Man at center of massive SA snake seizure relinquishes ownership, avoids $20K repayment

Thomas Eichelberger may face animal cruelty charges

By Mary Claire Patton - Digital Content Curator, Jessie Degollado - Reporter

SAN ANTONIO - The man at the center of the snake and rodent seizure in San Antonio earlier this month has relinquished ownership of his 136 pythons and more than 400 rodents to Animal Care Services.

The animals were taken from Thomas Eichelberger's home in the 500 block of Katyon Ave. off Rigsby Ave. on Sept. 5.

As part of the agreement, the man will not have to reimburse ACS for the impounding, care and feeding of the snakes and rodents -- an estimated $20,000. 

Several snakes and rodents are under veterinary care due to illness and are being cared for by San Antonio Zoo herpetologists and veterinarians and ACS staff who have experience with reptiles.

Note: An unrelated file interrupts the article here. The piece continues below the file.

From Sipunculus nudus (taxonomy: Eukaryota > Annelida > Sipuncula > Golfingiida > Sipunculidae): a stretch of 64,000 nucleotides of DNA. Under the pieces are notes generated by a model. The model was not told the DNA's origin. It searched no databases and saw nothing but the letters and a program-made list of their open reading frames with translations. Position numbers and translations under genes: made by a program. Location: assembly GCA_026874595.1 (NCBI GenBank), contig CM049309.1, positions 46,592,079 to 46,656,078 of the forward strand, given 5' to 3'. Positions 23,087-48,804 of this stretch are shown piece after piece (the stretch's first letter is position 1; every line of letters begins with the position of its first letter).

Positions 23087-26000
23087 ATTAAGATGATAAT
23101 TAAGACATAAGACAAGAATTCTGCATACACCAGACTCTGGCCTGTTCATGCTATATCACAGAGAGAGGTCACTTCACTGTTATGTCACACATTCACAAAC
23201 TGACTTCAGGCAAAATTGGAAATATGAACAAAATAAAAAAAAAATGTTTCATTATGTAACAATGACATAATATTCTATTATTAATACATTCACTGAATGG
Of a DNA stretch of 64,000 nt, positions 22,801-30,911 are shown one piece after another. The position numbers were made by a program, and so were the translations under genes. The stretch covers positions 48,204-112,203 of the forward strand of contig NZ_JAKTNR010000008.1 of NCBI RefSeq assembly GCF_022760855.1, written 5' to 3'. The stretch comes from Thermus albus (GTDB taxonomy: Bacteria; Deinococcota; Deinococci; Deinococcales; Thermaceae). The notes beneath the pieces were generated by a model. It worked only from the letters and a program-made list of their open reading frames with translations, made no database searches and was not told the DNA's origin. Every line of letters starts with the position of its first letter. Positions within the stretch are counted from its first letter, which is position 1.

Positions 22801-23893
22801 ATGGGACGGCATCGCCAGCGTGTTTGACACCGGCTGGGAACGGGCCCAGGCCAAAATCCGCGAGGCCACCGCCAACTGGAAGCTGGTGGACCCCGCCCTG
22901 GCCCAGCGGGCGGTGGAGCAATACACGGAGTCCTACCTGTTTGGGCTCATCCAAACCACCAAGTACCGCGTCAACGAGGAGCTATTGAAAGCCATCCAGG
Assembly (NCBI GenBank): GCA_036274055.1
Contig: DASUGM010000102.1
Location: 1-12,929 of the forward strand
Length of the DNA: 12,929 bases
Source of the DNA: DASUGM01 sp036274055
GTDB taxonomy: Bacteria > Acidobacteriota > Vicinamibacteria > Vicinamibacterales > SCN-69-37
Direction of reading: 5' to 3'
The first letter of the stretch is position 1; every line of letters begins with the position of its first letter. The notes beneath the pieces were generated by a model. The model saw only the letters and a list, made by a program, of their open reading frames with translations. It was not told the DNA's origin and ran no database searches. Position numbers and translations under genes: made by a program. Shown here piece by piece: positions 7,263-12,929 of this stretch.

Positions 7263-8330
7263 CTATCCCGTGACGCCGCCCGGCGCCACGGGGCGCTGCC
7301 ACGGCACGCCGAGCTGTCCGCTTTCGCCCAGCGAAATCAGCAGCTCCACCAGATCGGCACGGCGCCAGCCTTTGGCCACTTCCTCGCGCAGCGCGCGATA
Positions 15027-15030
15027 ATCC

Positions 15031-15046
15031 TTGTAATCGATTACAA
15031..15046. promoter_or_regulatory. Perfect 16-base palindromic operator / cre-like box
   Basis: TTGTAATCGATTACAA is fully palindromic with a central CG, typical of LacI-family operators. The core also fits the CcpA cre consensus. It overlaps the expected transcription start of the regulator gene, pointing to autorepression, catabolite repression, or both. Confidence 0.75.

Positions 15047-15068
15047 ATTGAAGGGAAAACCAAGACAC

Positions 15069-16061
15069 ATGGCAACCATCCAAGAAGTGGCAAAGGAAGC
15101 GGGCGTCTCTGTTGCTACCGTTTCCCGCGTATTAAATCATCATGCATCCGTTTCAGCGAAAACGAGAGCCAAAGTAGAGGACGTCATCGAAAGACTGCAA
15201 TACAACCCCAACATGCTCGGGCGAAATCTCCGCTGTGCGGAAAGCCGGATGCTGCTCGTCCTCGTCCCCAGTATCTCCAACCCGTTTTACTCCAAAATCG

Shannon Sims, assistant ACS director, said he blamed the filthy enclosures in which the snakes and rats were found. 

Sims said after treating snakeskin issues and dehydration, "We've been able to keep the animals stable, get them in good condition and everybody is pretty much thriving now."

He said it was the largest and most unusual seizure ACS has ever executed, but the staff prepared in advance for it after already warning Eichelberger to take corrective measures.

"I could not be prouder of the team for the job that they've done in probably one of the more challenging situations that we could compare to a hurricane response," Sims said. 

When asked if this had been a case of animal cruelty or hoarding, Sims said, "A little of each. It wasn't cruelty as far as him willingly harming animals." 

Sims described Eichelberger's situation as borderline, low-scale hoarding. 

Less than 10 days after the seizure, Sims said, Eichelberger agreed to forego a hearing Friday in Municipal Court to get the animals back. 

Despite waiving the court appearance, ACS is still considering filing animal cruelty charges.

"It could be absolutely nothing happens to the individual or we could find him in violation of animal cruelty," he said. 

ACS spokeswoman Lisa Norwood said the agency has been in touch with several animal rescue groups to find suitable places for the snakes and the rodents, which are not up for adoption.

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